EXAMPLES FROM THE WEB FOR CINDER
"I'll see you dogs burned to a cinder in the sun first," he growled.
It crisped the poor fellow to a cinder, and sheared the head of my comrade clean off.
What's to be done, then, if a man be drowned at sea, or burned to a cinder in a lime-kiln?
His mouth was as dry as a cinder, and his face was wet with perspiration—and tears.
"It's been a coal day when you're left," said the kindling-wood to the cinder.
"You're too chip-per," replied the cinder to the kindling wood.
Every incoming locomotive deposited its ashes on the cinder path.
The path is not a cinder one, as I think them untidy, so I was not more than muddied.
“But I am so sure, Cinder—I am indeed,” cried the lad, piteously.
But I should just like to have a peep in one or two of the packages, Cinder.
Old English sinder "dross of iron, slag," from Proto-Germanic *sendra- "slag" (cf. Old Saxon sinder "slag, dross," Old Norse sindr, Middle Low German and Middle Dutch sinder, Dutch sintel, Old High German sintar, German Sinter), from PIE root *sendhro- "coagulating fluid" (cf. Old Church Slavonic sedra "cinder").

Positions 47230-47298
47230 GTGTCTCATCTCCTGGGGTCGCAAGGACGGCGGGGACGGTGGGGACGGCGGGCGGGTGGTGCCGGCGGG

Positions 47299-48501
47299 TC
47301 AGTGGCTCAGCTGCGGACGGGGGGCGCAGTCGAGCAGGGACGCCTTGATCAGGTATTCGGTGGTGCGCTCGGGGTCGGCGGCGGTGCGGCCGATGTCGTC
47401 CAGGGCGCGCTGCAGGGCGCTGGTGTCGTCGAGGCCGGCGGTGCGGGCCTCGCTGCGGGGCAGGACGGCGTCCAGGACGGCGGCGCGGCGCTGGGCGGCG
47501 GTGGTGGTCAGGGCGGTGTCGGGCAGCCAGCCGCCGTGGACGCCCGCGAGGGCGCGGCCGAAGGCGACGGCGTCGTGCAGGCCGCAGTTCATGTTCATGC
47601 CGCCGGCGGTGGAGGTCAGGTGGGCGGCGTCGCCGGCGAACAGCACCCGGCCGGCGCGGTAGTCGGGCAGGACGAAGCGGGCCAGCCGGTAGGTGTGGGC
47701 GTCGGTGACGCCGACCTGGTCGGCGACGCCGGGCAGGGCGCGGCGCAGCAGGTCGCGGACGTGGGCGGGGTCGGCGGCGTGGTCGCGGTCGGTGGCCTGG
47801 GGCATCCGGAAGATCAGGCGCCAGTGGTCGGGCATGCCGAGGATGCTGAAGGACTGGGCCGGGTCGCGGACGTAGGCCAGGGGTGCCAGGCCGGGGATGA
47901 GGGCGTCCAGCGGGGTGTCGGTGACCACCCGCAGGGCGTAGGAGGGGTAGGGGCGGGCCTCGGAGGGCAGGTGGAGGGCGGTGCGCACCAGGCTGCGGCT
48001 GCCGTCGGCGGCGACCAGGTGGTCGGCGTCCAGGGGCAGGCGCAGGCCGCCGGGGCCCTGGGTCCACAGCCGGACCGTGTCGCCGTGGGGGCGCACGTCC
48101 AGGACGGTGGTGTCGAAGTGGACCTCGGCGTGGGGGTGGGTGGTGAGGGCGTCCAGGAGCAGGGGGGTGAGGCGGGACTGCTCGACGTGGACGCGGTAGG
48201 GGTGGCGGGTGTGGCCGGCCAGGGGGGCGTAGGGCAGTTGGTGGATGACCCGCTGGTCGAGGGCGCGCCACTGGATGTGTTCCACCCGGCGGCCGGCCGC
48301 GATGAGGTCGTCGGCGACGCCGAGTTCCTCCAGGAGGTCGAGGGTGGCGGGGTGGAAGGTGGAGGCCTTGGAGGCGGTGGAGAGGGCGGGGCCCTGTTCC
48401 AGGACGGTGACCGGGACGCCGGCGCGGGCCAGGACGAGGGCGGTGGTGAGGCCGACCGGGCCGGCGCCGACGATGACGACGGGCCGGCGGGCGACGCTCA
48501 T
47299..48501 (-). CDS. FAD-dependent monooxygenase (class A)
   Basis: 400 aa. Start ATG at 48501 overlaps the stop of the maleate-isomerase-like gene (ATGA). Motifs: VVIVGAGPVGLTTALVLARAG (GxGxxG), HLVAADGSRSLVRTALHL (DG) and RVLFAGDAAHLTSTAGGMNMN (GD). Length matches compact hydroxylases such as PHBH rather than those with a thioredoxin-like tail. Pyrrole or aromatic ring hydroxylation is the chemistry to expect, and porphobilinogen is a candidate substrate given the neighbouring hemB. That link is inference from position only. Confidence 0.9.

Initial s- changed to c- under influence of unrelated French cendre "ashes," from Latin cinerem (nominative cinis) "ashes," from or related to Greek konis "dust" (see incinerate). The French word also apparently shifted the sense of the English one to "small piece of burnt coal" (16c.). Volcanic cinder cone is recorded from 1849.